“Just by virtue of having this group together we’ve been able to alert the director that as DPMAP ratings get finalized, communicated and executed, we’re probably going to see a little more angst in the workforce,” Bunn said. “The system we moved from didn’t generate complaints because pretty much everyone got the same rating, but under DPMAP we expect there to be more disputes.”
DLA Human Resources therefore began a movement to educate employees on such features as the “My Performance” tool and provided tips on writing effective employee-input statements.
A hike in hotline complaints regarding employee-supervisor relationships also spurred additions to leadership-development training.
“We realized that some of our hotline complaints related to equal employment opportunity, which usually has to do with shortfalls in leadership skills and leadership approaches. That’s already caused us to take another look at our leadership competencies and beef up on soft skills in our leadership training and development programs,” Bunn said.
And since mishaps and injuries historically rise during spring and summer when employees spend more time outdoors participating in activities like boating and cycling, Health of the Agency representatives proposed a campaign promoting summer safety.
“Campaigns like these are hard to measure but they’re helpful,” he said. “If they cause just one employee to put on a life jacket when they’re on a boat or put on a helmet before getting on a motorcycle then, to me, it’s worth it.”
DLA’s perpetual push toward improving the health and welfare of the agency should motivate employees, said French, who has observed well-being trends at numerous military organizations while serving as an Army officer and commanding general.
“Our employees should be comforted by the fact that DLA spends a great amount of time focusing on people and culture,” she said. “A lot of effort goes into making sure people are taken care of with everything from health fairs and child care centers at our major subordinate commands to the fitness centers that we all have access to. There’s a lot of goodness in what DLA does for its people and culture.”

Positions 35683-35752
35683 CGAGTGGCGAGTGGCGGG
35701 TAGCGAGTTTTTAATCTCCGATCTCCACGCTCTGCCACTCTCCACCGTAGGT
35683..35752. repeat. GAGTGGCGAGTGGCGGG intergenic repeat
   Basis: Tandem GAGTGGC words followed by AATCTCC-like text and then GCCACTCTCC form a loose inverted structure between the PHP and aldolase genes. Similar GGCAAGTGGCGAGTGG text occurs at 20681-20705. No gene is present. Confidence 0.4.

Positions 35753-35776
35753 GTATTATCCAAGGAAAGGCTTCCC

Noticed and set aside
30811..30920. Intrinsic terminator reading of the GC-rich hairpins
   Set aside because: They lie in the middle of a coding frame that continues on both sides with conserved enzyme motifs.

Budget changes and the demand for reform and auditability continue to challenge DoD and DLA employees, however, and an enduring focus on well-being is essential to ensuring employees have a positive environment and the tools to thrive, French added.
“I think as we build our Health of the Agency reviews we’ll get smarter on the challenges we’re all under and make sure our staff is honed in on areas that could cause us issues in the future,” she said. “It’s all about supporting the warfighter, and we need to make sure our workforce can focus on that in spite of all the dynamic changes going on around us.”
People and culture are foundational elements of the DLA’s strategic plan, which describes employees as the “secret ingredient to DLA’s success.” Bunn said his interactions with other leaders, labor unions and employees indicate that employees have a positive attitude about the work of the agency. That doesn’t meant there aren’t flaws though, and broadcasting the latest Culture Survey results throughout the agency is proof that DLA leaders want transparency.
“We care enough that we don’t focus only on the positives,” he said. “We’re willing to do something about the negatives, and that generally is what keeps people loyal to an organization, knowing that management is about more than just output, quantities and performance.”